Sep 202013

alabamasealI’ve been following the sorority debacle at the University of Alabama with some interest. If you’ve not been paying attention, the basic story is that a black student applied to four different sororities; the girls in the respective houses wanted her; and the respective alumnae thwarted it, procedurally or whatever.

That may be a smidge oversimplified, but that’s the gist.

Now my entire direct experience with the Greek life consists of spending about three weeks as an Alpha Tau Omega pledge at the University of Alabama in Huntsville 24 years ago. But a high school classmate of mine—someone whose intelligence and values I respect—spent her college years in a sorority. So I emailed her and told her the situation at Alabama looked pretty repulsive to me, and asked her if there was anything I was missing.

She agreed that it was an appalling situation, but bristled a bit at the university administration dictating to the sororities. She said the real change needed to come from the national chapters—as in sororities and fraternities needed to establish meaningful incentives for chapters to integrate.

So that begged a big question. At how many other schools is this happening?

The answer is a lot.

This is hardly an Alabama-only problem. There’s just a bit too much glee in pretending it is in some commentaries I’ve read. Alabama is king of college football, but didn’t integrate the team until 1971. Alabama is where George Wallace stood in the schoolhouse door.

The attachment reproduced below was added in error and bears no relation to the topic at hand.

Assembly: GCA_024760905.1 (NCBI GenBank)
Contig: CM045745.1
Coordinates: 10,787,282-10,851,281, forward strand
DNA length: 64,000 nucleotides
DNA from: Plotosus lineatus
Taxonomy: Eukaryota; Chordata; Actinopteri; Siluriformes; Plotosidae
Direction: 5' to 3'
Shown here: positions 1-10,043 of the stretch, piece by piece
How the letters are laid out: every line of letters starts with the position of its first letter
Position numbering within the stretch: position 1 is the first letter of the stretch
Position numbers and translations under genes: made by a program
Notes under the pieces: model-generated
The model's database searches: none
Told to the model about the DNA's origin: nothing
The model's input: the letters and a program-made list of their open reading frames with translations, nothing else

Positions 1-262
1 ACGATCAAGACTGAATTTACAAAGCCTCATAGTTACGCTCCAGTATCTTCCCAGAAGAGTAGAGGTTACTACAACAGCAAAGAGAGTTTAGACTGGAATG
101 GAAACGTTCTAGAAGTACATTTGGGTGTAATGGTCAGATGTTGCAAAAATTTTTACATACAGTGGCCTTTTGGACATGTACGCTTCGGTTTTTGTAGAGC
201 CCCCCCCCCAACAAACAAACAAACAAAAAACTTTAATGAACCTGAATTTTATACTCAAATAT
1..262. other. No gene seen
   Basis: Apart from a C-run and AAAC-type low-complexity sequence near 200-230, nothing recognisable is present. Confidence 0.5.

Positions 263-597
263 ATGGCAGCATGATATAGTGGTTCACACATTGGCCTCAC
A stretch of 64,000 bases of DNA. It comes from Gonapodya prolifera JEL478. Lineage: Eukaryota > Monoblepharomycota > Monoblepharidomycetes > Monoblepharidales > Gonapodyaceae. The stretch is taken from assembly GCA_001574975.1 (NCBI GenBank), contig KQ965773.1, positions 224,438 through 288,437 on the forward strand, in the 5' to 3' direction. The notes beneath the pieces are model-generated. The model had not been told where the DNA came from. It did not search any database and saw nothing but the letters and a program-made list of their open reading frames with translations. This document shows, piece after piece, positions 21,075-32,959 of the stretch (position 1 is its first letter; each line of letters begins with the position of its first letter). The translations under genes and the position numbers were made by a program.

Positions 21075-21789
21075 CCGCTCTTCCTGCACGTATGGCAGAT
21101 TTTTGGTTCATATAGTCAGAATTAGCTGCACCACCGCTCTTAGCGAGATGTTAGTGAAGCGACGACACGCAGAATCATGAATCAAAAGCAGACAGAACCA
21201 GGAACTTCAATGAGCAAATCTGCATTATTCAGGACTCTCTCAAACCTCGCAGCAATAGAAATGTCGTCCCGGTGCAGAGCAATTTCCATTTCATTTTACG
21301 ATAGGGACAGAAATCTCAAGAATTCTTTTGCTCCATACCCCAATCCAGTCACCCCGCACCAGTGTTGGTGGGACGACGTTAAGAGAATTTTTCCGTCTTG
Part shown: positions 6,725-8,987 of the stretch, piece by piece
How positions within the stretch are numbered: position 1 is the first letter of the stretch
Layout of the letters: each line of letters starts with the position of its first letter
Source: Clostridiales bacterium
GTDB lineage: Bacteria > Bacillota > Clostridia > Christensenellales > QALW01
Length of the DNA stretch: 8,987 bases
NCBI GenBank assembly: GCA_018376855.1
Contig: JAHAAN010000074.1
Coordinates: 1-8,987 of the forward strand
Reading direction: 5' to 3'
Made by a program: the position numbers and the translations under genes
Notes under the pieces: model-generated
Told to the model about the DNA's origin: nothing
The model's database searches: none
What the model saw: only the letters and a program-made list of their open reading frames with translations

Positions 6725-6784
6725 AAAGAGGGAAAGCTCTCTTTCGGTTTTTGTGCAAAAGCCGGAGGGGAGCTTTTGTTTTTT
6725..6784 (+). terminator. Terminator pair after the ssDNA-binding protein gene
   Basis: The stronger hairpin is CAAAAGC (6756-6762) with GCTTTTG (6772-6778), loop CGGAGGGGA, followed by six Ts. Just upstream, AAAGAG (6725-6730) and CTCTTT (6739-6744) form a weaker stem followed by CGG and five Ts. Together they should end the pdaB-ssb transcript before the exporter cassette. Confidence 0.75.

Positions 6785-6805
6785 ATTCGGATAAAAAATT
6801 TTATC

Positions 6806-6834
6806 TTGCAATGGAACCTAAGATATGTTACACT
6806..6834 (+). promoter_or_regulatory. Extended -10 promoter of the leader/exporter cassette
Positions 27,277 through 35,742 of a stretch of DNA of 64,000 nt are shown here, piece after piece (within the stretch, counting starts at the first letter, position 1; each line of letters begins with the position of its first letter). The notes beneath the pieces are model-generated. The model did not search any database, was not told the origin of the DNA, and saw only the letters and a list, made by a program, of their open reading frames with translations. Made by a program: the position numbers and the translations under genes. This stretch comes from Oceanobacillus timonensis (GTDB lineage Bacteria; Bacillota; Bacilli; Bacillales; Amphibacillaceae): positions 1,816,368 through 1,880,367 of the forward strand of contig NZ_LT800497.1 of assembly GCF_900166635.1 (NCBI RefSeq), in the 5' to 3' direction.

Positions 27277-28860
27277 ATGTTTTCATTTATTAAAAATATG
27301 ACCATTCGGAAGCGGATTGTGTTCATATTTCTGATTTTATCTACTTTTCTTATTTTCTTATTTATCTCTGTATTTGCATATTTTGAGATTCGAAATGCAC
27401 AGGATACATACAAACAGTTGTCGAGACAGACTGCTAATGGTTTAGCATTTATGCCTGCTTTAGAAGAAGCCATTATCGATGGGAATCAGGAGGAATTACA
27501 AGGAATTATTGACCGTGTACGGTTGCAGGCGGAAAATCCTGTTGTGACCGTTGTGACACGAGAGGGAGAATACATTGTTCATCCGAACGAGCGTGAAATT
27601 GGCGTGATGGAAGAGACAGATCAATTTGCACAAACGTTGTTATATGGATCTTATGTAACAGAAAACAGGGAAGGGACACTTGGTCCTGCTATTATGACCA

And look at those stupid racist hicks in 2013, who still haven’t learned.

Yes. And no. This has nothing specific to do with Alabama. It has everything to do with racist attitudes inflicted from previous generations, with all-too-real effects on present ones.

I know almost no one younger than his/her mid-40s or so who is racist, and the few I can think of are directly informed by particularly vocal and/or committed “elders.” Hey folks? Us current generations are nearly all the way over this.

If you can’t feel it in your heart, at least be polite and keep your mouths shut.

National organizations, please take a productive and unambiguous lead in incentivizing your chapters to integrate.

Similar Posts:

 Posted by at 12:29 am

  2 Responses to “On Alabama sororities and a black girl”

  1. I don’t think our current generation is “over” racism any more than we are “over” sexism. However, in both cases we are over the most overt and disgusting cases. What we are left with is an (often unconscious) legacy which influences our actions. Hardly any one is an “out and proud” racist/sexist, but we often behave in ways which separate, isolate, and demean others based on their skin color, sex, and, to be honest, an entire laundry list of other factors (sexual orientation, age, weight, disability, etc, etc.)

    • Well, I did say “nearly.”

      When we get to separating, isolating, and demeaning others, I believe there’s a baseline level of that we’ll never get over. Some number of people are going to be some level of nasty. That’s as constant as anything in human history.

      In many cases what makes racism, sexism, or any other prejudice overt and disgusting is its systemization. Once we take that apart, our best hope comes from raising generations without it, doesn’t it?

      (But assholes have babies too.) 🙂

 Leave a Reply

You may use these HTML tags and attributes: <a href="" title=""> <abbr title=""> <acronym title=""> <b> <blockquote cite=""> <cite> <code> <del datetime=""> <em> <i> <q cite=""> <s> <strike> <strong>